Yes, Steam will be coming to Chrome OS soon.
Thanks to Linux for making that possible. But how? Let’s find out.
Google recently announced that they are working on Steam for Chrome OS Alpha.
Now, in a new blog post, Google revealed that they would be sharing more technical details on how they’re making it possible or its progress for developers and users.
It looks like we have some significant information on how Linux helps enable Steam for Chrome OS users. Let me briefly explain what it is all about.
Steam on ChromeOS Using a Virtual Machine
Fret not, you do not need to create a Linux virtual machine from within Chrome OS to access Steam and play games. However, that is the underlying technology being used.
Google utilizes a virtual machine based on a modified Arch Linux image code named “Borealis” to run Steam. In this way, users can enable Steam games without affecting the existing functionalities/features of Chrome OS.
This also ensures that if a game works on Linux, it will work well with Borealis. Developers do not have to put additional effort into making their games work on Chrome OS.
Hence, it should be a big win for developers, considering Chrome OS has a major share of the market when compared to Linux desktops and macOS (reference: Statista).
Here’s How It Works
Technically, with a VM, they get an additional layer of security while keeping things uncomplicated. Games do not have direct access to the host hardware/files, so you do not worry about extras when using Steam on Chrome OS.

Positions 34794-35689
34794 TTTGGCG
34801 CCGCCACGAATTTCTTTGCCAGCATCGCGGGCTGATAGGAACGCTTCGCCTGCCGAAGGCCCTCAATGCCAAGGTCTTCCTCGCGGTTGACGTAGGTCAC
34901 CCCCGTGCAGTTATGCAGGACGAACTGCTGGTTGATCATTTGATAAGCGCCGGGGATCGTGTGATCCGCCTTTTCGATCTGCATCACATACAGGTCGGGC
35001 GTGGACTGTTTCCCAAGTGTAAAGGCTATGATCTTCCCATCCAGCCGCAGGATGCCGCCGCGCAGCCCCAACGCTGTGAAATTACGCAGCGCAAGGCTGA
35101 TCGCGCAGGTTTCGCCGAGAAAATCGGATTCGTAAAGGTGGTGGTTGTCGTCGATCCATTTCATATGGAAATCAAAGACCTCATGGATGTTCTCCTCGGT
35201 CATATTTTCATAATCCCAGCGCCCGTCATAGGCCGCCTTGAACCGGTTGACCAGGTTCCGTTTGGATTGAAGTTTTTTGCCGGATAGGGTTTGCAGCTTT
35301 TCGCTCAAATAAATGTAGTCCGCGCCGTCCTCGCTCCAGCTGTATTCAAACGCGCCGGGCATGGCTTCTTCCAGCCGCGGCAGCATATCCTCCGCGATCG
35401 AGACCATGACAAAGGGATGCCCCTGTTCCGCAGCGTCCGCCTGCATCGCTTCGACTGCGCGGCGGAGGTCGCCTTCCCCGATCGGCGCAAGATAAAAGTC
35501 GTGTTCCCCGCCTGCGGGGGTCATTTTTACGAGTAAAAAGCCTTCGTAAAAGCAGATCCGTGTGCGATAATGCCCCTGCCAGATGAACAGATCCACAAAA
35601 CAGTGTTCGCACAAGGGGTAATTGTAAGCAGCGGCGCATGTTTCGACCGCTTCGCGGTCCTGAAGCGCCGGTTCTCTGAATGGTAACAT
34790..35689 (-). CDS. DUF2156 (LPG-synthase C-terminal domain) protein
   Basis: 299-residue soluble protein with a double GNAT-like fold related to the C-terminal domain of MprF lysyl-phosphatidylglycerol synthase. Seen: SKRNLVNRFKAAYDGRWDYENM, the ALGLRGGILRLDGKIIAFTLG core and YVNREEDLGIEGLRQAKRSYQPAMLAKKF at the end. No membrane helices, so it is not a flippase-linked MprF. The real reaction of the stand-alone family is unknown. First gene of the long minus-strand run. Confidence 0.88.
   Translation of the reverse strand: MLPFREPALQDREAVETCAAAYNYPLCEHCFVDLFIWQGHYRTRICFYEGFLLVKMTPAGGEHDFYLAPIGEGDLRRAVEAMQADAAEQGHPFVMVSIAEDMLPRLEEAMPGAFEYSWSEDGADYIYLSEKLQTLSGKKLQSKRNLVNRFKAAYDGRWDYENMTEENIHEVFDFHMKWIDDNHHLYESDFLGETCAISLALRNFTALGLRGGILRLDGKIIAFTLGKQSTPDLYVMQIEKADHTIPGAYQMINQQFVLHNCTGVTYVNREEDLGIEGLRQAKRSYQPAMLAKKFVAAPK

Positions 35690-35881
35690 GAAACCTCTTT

By default, you do not get the VM installed. If a user chooses to install Steam, the VM image is downloaded using Chrome OS’s Downloadable Content (DLC) system.
And it is entirely invisible to the user side. You have to install Steam and interact with it to install/manage games without needing to peek at what’s under the hood.
It is obvious to worry about the performance if this is the case. However, Google claims that they have put their best efforts to ensure a near-native performance with the Vulkan virtualization driver and OpenGL.
Updating the Virtual Machine with Chrome OS
To make sure that the game gets the latest Mesa graphics library, drivers, and dependencies, you will need to update the virtual machine, right?
So, how does that work?
Fortunately, Google plans to update those packages along with Chrome OS updates. So, you can be sure that you always have the latest packages without compatibility issues when running games on Steam.
Exciting Times, More Technical Insights
Everything looks good on paper; however, I would be skeptical about the performance claims until I see their results.
Considering Arch Linux makes it possible, the gaming ecosystem on Linux seems to be getting a boost, with potentially new users utilizing it without even knowing about it.
That’s what makes it more exciting for the end-users, I think.
You can go through the official blog post to explore more and what it means for the developers.
What are your thoughts about Steam running on Chrome OS? Let me know in the comments below.